How We Grow

2019 May/June How We Grow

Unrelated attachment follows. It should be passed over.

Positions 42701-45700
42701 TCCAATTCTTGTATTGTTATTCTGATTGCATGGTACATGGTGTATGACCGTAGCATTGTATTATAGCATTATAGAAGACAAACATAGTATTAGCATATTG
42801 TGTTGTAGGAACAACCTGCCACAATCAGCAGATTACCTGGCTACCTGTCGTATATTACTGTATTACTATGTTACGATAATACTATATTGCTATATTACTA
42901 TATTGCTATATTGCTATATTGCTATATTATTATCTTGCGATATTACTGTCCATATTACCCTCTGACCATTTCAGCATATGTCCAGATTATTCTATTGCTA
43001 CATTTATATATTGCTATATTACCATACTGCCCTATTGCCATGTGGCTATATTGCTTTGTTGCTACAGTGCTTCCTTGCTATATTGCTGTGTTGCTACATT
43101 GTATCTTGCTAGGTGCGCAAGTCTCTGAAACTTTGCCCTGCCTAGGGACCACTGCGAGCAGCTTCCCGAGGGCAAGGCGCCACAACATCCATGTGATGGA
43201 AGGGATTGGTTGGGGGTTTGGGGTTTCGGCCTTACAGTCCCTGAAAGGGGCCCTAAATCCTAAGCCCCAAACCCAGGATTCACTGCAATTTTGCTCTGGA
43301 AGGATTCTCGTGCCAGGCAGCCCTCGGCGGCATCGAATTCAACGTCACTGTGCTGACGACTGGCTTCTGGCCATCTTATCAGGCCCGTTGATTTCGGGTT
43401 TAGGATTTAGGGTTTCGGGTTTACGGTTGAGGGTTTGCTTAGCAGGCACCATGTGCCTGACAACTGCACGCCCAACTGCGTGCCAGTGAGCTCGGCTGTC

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18 AROUND THE WORLD CASP Achieves New Level of Global Standards The effort to gain more recognition for the California almond industry's continued commitment to sustainability 1 hit a major milestone in early 2018 with the launch of the California Almond Sustainability Program (CASP) Supply Chain pilot program. The pilot program's first objective is to allow growers to share data with their processors on a consolidated basis. Building on the results of the pilot, the Supply Chain program's long-term objective is to act as a channel through which growers' sustainability achievements may be better communicated to almond buyers using statistically valid CASP data. Partnership bolsters CASP awareness To increase buyer awareness and acceptance of CASP, the Almond Board of California (ABC) entered into a collaboration with the Sustainable Agriculture Initiative (SAI) Platform, a global membership organization made up of large food and beverage companies. In this partnership, SAI Platform's Farm Sustainability Assessment (FSA) Version 2.1, which consists of 112 questions on good farming practices, was compared with over 200 assessment practices across CASP, plus California regulations, to establish CASP's alignment with the FSA. SureHarvest, the organization ABC has partnered with to support CASP over the last 10 years, and which is now approved by SAI Platform to validate FSA comparisons, carried out the project on behalf of the Almond Board and broader almond industry. Following the presentation of the results from the comparative analysis between CASP and FSA practices, SAI Platform recognized CASP at a "FSA 2.1 gold" equivalency level. CASP also became the first nut- specific sustainability program to be benchmarked by the FSA program, and it is still only one of two U.S.- based programs that has achieved a "gold" equivalency status. "We realized there was an opportunity with SAI Platform for growers to get credit for completing CASP assessments," said Julie Adams, ABC's vice president of Global Technical & Regulatory Affairs. "Benchmarking our program against a globally accepted sustainable sourcing program shows buyers in the supply chain that our priorities are already aligned with theirs and gives us a common language to talk about sustainable production practices." Ultimately, that common language and understanding is the reason that ABC chose the SAI Platform's FSA program as the best way to leverage the industry's existing and ongoing efforts and to communicate CASP's value to buyers. "One of the key factors in our decision to partner with SAI Platform on the FSA program is that it allowed us to not only rely on CASP, which is focused on practices that are relevant to growing almonds in California, but it also gives credit to the fact that growers are operating in California's rigorous regulatory environment," said Gabriele Ludwig, Ph.D., director, Sustainability and Environmental Affairs, ABC. Pilot program delivers value to growers Growers currently participating in CASP are now able to generate a report that shows them how their practices compare to the FSA. From there, growers have the option to share this information, and the broader results from CASP assessments, with their processors on a voluntary basis. If enough growers opt-in and choose to share their CASP data with their processor (on a consolidated basis), that processor can receive a summarized report on how the practices utilized by their grower base compare with state averages. This information is very important to processors as they work with buyers and share information about their product. Going forward, the FSA benchmarking initiative will also allow the California almond industry to see how growers' practices relate to buyers' supplier sustainability requirements. This, in turn, could eventually eliminate some of the duplication of supply chain reporting that is currently required of processors. "This benchmarking with the FSA program should reduce the amount of different forms a grower or handler needs to fill out for different buyers in relation to sustainability," Ludwig said. "Furthermore, if growers want to see how their practices compare to an international assessment, they "Benchmarking CASP against the FSA program should reduce the amount of different forms that a grower or handler needs to fill out for different buyers in relation to sustainability." – Gabriele Ludwig

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